Ireland's sailing, boating & maritime magazine

Another Sail Loft for Crosshaven in Cork Harbour

18th March 2024
Cork sailor ‘Nin' Nicholas O’Leary
Cork sailor ‘Nin' Nicholas O’Leary Credit: Bob Bateman

Crosshaven in Cork Harbour is getting another sail loft.

Cork sailor ‘Nin' Nicholas O’Leary has announced that the former ‘Old Sunday Market’ building across the road from the Royal Cork Yacht Club in the village will be his base.

This follows the opening of a loft in Rush, north County Dublin in February, headed by David Kelly, who over the past decade has worked with various sailmakers across the industry and joined the Doyle Sails Solent Loft two years ago. He has raced Grand Prix boats such as the Cape 31s.

O’Leary has extensive world racing experience and has been with Doyle Sails of New Zealand, since 2019.

David KellyDavid Kelly

“David and I have been planning this for some time,” he told Afloat. “The Crosshaven loft has combined floor space of 400 sq.metres. Cleo Watkin, who formerly worked with Des McWilliam at Crosshaven, will manage the service, repairs and manufacturing requirements at the loft when it is up and running in the next two months at the Old Sunday Market, most recently known as the Hasset's Cafe building, 30 metres from the Royal Cork Yacht Club dinghy park fence.”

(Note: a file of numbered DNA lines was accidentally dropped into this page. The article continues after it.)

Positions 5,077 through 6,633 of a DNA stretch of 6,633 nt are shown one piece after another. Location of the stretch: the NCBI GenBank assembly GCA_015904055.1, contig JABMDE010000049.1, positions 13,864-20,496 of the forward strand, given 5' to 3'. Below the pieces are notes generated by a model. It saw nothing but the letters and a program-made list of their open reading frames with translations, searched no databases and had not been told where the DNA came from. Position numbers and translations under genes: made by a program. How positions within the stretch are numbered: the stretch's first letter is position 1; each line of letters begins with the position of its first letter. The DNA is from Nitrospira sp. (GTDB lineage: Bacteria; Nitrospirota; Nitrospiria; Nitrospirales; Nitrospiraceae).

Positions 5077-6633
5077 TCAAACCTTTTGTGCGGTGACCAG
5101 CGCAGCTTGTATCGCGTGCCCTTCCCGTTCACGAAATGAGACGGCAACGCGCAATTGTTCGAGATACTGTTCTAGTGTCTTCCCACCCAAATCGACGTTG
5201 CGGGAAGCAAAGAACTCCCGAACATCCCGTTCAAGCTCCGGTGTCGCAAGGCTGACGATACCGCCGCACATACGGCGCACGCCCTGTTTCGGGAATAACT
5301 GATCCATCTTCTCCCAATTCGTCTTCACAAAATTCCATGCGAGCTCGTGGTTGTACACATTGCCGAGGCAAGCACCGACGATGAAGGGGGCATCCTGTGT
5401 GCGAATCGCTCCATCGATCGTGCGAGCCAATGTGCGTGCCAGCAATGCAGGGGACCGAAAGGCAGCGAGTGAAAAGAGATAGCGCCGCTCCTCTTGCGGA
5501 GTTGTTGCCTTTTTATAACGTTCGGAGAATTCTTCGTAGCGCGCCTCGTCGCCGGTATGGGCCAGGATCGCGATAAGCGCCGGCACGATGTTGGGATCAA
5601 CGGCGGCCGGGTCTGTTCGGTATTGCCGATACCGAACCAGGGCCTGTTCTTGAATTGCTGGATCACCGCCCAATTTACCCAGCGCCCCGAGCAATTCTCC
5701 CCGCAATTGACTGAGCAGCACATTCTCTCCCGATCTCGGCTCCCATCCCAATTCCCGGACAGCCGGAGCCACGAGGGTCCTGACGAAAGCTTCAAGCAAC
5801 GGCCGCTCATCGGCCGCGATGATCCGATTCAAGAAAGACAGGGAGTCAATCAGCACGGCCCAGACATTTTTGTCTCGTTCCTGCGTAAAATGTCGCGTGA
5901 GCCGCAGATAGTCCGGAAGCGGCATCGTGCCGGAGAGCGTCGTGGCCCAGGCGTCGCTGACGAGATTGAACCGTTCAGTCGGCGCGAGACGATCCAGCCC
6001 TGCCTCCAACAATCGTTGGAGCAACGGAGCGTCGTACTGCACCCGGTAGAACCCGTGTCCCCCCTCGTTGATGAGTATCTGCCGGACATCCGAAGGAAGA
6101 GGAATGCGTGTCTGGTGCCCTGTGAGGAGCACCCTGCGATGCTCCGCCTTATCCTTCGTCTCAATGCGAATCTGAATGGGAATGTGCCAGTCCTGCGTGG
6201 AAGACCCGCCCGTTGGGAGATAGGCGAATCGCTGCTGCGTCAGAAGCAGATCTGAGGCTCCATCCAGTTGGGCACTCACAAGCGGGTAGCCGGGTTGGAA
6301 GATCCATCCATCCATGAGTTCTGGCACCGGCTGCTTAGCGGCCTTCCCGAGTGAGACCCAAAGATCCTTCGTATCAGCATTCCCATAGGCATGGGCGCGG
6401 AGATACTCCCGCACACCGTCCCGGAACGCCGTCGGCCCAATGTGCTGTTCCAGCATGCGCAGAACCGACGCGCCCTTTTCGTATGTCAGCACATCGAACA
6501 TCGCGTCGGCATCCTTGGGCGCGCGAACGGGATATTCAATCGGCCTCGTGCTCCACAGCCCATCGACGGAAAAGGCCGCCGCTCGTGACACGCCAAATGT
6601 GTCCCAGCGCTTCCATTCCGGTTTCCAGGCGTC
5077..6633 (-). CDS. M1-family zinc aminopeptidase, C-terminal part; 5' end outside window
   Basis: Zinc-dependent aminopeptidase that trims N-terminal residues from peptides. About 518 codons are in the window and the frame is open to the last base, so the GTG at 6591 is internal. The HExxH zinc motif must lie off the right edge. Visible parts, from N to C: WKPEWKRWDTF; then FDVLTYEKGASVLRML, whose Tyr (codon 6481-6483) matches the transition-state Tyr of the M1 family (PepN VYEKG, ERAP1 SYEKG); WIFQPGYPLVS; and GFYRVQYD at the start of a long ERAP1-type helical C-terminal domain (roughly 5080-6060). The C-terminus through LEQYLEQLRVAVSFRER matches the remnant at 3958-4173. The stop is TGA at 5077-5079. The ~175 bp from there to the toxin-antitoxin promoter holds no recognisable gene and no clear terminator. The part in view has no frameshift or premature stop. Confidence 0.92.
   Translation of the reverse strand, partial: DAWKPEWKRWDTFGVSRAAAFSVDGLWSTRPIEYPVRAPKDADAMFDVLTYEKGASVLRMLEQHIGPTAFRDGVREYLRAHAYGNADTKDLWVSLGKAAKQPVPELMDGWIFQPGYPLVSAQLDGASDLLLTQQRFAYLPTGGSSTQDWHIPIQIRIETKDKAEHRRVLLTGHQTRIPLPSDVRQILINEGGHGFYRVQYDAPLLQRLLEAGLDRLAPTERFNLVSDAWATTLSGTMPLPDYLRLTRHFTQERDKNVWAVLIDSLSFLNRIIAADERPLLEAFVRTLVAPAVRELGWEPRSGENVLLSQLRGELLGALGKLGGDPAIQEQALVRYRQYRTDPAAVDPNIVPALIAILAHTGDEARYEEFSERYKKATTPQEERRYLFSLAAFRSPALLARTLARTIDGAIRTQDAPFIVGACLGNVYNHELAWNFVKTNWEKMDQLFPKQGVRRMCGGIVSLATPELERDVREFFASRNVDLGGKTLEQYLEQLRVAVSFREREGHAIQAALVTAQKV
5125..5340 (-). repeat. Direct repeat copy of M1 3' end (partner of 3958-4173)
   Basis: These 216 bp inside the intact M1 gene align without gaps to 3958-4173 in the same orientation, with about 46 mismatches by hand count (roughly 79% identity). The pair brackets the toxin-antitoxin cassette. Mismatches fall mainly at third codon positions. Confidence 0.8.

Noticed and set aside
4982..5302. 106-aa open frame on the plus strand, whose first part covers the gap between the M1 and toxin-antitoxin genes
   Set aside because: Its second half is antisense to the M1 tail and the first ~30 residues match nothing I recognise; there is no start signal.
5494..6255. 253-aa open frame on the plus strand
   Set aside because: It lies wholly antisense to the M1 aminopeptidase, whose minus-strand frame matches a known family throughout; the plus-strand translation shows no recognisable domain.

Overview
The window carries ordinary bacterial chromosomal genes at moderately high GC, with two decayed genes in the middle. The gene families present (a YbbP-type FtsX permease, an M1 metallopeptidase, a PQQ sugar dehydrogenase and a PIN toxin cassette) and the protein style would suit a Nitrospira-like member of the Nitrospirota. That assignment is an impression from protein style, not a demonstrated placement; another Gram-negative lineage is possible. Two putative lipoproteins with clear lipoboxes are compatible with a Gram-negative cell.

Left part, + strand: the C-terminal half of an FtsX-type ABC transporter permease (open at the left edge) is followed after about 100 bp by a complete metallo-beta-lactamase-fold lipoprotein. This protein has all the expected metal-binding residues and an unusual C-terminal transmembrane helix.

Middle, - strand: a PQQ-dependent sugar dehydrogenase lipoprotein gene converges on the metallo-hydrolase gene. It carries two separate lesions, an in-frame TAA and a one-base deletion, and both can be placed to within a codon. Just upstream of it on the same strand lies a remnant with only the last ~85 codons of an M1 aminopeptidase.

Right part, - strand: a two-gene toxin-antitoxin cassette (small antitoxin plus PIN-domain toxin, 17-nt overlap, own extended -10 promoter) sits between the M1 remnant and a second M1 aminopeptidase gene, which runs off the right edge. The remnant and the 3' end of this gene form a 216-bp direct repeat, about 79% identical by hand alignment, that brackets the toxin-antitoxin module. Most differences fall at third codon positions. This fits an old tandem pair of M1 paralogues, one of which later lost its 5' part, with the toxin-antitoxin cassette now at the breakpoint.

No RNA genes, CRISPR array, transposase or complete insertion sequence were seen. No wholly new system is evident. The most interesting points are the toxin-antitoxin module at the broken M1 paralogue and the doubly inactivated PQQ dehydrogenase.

This brings the number of lofts in the Crosshaven area to three: UK Sailmakers Ireland, with a shop store at Crosshaven and a sail loft in nearby Carrigaline and Nigel Young running North Sails Ireland at Myrtleville and Cork Olympian Mark Mansfield running the Quantum Sails brand; which has a loft in Galway.

Published in Marine Trade
Tom MacSweeney

About The Author

Tom MacSweeney

Email The Author

Tom MacSweeney writes a column for He is former RTE Marine Correspondent/Presenter of Seascapes and now has a monthly Podcast on the Community Radio Network and Podcast services

We've got a favour to ask

More people are reading than ever thanks to the power of the internet but we're in stormy seas because advertising revenues across the media are falling fast. Unlike many news sites, we haven't put up a paywall because we want to keep our marine journalism open. is Ireland's only full-time marine journalism team and it takes time, money and hard work to produce our content.

So you can see why we need to ask for your help.

If everyone chipped in, we can enhance our coverage and our future would be more secure. You can help us through a small donation. Thank you.

Direct Donation to Afloat button